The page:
16. Jul 9, 2018 #16

    musicman980

    musicman980

    musicman980

    Well-Known Member

    Joined:
    Nov 25, 2016
    Messages:
    138
  17. Jul 9, 2018 #17

    musicman980

    musicman980

    musicman980

    Well-Known Member

    Joined:
    Nov 25, 2016
    Messages:
    138
    The benefit of honyaki is added strength right?
     
  18. Jul 9, 2018 #18
    If you want the edge to be HRC 64-65, you either use san mai construction or you differentially harden the blade (honyaki). Considering the failure rate of honyaki blades when they are quenched, most smiths use the technique that produces the highest yield if they are not selling to the high-end market.
     
  19. Jul 9, 2018 #19

    Interapid101

    Interapid101

    Interapid101

    Well-Known Member

    Joined:
    Sep 19, 2017
    Messages:
    243
    Strength is not exactly a descriptive term here. Toughness is appropriate. Honyaki knives should have enhanced toughness in the spine and tang. In some cases the honyaki process may also allow a maker to bring the edge to a higher hardness (but likely less toughness) than they would have done otherwise.
     
  20. Jul 9, 2018 #20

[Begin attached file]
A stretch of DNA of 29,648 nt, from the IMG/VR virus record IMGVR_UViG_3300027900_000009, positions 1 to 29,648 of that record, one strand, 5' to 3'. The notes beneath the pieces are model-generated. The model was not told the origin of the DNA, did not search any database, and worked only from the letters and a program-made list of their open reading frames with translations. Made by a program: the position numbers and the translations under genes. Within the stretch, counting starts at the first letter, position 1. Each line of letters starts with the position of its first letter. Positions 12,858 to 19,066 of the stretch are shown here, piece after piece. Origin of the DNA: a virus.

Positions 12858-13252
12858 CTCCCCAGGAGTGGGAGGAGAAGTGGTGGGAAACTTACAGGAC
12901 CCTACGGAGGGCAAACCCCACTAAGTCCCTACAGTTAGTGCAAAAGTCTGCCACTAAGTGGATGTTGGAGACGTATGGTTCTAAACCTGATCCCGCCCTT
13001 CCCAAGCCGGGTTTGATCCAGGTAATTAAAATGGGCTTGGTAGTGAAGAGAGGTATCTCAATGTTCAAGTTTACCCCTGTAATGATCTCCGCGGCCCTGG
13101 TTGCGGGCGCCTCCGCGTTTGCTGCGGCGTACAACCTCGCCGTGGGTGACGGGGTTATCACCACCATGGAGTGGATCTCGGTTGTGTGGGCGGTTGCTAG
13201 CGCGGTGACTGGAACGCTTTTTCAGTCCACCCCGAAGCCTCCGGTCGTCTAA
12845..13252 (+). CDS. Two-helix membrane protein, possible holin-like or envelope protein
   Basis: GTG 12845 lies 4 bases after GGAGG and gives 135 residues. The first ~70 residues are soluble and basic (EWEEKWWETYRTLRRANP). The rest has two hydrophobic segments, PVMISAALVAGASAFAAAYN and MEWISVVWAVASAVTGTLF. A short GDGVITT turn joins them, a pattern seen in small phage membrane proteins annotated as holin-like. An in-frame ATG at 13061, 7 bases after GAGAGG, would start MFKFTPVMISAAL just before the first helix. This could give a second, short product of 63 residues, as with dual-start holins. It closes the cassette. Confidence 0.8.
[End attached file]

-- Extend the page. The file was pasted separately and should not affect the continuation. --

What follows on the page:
No, the benefit of honyaki is a higher HRC edge without compromising the toughness.
     
  21. Jul 9, 2018 #21

    musicman980

    musicman980

    musicman980

    Well-Known Member

    Joined:
    Nov 25, 2016
    Messages:
    138
    Sorry, just for clarification. The benefit of honyaki is not that strength/toughness is added, but that toughness does not go down when heat treating a monosteel blade to high HRC?
     
  22. Jul 9, 2018 #22

    musicman980

    musicman980

    musicman980

    Well-Known Member

    Joined:
    Nov 25, 2016
    Messages:
    138
    Meaning a honyaki 64 HRC is stronger/tougher than a regular monosteel 64 HRC, all other conditions being the same?
     
  23. Jul 9, 2018 #23

    HRC_64

    HRC_64

    HRC_64

    Senior Member

    Joined:
    Aug 9, 2017
    Messages:
    2,583
    Thanks for the correction, I've edited the post above
     
  24. Jul 10, 2018 #24

    chinacats

    chinacats

    chinacats

    Senior Member

    Joined:
    Mar 20, 2012
    Messages:
    6,974
    Thank you!
     
  25. Jul 10, 2018 #25

    XooMG

    XooMG

    XooMG

    Senior Member

    Joined:
    May 23, 2013
    Messages:
    1,855
    Many of the benefits of laminates are in workability. Forging, grinding, bending, polishing. A lot of user maintenance with simple equipment is easier too. Primary "strength" benefit is in limiting propagation of failures like chipping.